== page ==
Competition with and without priority control: linking rivalry to attention through winner-take-all networks with memory.

Marx S, Gruenhage G, Walper D, Rutishauser U, Einhäuser W - Ann. N. Y. Acad. Sci. (2015)

Blanking, model results. (A) Survival probability, (B) switch probability, and (C) their sum for the three models and the data of experiment 2. Different line colors indicate different input strengths (consistent within each column as given in the top-row panels).
© Copyright Policy - open-access
Related In: Results  -  Collection

License
Show All Figures
getmorefigures.php?uid=PMC4376592&req=5

fig06: Blanking, model results. (A) Survival probability, (B) switch probability, and (C) their sum for the three models and the data of experiment 2. Different line colors indicate different input strengths (consistent within each column as given in the top-row panels).
Mentions: Quantitatively, we investigate blanking with respect to survival probability, the number of times a percept remerges after the blank is divided by the number of all blanks (Fig.6A). This number would be 0 if percepts perfectly alternated, 1 if there was the same percept always present, and 0.5 if alternations were random (as there is no bias to either percept in simulation nor experiment). As a consequence of the definition of dominance in simulation and the instruction to only report a percept when it was clearly dominant, a dominant percept is not always identifiable (especially for models 1 and 2) during the presentation. Hence, we also analyze switch probability as the fraction of blanks after which the other precept reemerges after a blank (Fig.6B). The difference between 1 and the sum of switch and survival probability (Fig.6C) provides the fraction of unidentifiable transitions through a blanking period. Not surprisingly, the two single WTA models (models 1 and 2) do not replicate the blanking phenomenon. Once the input decayed (cf. Fig.5B), no information about the preceding state is left, and switch and survival probability are similar (Fig.6A and B, left columns). In addition, there are many situations (up to 67.2%; Fig.6C, left columns) in which the presentation time does not allow for a clear dominant percept to emerge after a blink. In contrast, the double WTA model (model 3) replicates the increase of survival probability with increasing blanking duration (Fig.6A, third panel) and the corresponding decrease of switch probability across the blank (Fig.6B, third panel). In addition, there are fewer (up to 25.2%) presentations during which a dominant percept cannot be identified and these situations occur mainly at short blanking durations (Fig.6C). This is in line with the experimental data, where no dominant percept was reported in up to 18.8% of the total experiment time. This happened primarily at short blanking durations, possibly due to the short time between presented stimuli. The model makes an important further prediction, namely that survival probability should decrease with stronger input. Our experimental data (Fig.6, right column)—at least qualitatively—confirms this prediction.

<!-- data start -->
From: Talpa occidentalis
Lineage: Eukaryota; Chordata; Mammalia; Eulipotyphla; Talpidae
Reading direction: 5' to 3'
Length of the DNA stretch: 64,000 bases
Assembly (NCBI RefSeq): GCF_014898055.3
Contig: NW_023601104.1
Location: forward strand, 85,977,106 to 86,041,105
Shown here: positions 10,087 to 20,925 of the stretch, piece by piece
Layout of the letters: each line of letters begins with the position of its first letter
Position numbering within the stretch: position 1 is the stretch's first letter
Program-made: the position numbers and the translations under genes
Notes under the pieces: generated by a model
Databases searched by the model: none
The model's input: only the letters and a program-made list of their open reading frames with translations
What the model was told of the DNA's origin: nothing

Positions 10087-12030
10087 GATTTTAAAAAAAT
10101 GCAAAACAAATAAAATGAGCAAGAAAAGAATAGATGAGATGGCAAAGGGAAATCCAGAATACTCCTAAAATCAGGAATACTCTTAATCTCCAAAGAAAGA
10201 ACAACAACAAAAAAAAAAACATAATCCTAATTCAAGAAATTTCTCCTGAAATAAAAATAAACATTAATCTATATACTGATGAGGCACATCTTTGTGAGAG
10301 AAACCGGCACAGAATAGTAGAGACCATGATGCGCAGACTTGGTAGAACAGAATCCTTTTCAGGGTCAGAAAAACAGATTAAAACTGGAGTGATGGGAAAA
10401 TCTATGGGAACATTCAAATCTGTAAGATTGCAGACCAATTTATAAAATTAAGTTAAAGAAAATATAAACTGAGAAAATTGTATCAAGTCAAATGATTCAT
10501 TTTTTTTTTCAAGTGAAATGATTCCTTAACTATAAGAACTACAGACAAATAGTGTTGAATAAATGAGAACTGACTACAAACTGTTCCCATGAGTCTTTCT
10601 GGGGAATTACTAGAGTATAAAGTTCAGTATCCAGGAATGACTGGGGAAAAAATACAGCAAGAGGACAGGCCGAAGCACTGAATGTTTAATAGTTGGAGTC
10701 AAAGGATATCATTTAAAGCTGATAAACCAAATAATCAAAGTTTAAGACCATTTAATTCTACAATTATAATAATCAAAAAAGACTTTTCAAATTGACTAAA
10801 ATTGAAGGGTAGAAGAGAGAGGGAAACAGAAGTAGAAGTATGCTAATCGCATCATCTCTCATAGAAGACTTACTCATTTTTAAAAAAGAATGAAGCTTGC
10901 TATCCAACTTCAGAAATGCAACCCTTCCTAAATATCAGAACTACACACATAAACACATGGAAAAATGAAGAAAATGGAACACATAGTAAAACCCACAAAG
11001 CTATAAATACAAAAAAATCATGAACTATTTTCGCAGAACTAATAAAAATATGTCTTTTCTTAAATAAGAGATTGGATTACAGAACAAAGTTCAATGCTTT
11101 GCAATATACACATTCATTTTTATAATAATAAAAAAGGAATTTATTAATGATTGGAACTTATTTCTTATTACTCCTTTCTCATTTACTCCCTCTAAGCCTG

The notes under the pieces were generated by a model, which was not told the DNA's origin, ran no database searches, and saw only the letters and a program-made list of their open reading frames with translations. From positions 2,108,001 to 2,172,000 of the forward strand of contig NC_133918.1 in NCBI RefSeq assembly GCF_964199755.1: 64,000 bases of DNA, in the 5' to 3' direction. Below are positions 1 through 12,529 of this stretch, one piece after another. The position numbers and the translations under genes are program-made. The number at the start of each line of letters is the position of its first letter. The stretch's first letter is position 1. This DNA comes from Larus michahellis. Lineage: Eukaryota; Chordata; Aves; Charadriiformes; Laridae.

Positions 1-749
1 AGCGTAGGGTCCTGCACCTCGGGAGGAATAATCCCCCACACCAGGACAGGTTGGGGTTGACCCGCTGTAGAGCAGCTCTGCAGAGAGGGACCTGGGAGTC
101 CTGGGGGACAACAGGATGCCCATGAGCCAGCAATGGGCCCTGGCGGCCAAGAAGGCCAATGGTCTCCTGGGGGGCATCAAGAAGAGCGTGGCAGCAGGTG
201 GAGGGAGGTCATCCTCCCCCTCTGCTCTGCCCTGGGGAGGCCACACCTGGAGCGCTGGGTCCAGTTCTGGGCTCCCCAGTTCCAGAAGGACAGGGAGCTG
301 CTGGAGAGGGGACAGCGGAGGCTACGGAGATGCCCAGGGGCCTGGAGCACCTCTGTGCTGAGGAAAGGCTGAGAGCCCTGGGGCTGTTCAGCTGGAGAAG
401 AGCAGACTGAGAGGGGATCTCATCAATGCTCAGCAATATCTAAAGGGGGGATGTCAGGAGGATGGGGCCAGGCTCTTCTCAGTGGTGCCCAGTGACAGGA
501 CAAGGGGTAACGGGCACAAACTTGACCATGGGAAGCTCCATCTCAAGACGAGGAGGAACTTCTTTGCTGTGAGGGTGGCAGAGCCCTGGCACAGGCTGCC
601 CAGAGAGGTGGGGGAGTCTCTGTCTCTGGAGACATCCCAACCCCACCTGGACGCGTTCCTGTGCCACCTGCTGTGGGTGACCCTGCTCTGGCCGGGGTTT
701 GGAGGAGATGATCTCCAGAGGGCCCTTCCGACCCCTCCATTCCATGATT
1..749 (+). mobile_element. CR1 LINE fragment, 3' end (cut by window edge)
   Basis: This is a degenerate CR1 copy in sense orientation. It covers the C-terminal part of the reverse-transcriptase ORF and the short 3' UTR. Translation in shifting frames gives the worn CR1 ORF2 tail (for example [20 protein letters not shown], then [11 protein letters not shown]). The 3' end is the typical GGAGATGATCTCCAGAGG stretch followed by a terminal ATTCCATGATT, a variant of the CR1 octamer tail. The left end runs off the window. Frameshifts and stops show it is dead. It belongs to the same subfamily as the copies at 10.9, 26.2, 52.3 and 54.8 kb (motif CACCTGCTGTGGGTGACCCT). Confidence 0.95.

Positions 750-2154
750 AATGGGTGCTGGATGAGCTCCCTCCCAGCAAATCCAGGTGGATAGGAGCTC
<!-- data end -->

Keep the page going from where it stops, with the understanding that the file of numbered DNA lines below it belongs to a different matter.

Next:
Bottom Line: This model introduces a form of memory by forming discrete states and explains experimental data better than competitive models of rivalry without memory.This result supports the crucial role of memory in rivalry specifically and in competitive processes in general.Our approach unifies the seemingly distinct phenomena of rivalry, memory, and attention in a single model with competition as the common underlying principle.

View Article: PubMed Central - PubMed

Affiliation: Neurophysics, Philipp-University of Marburg, Marburg, Germany.

Show MeSH
Related in: MedlinePlus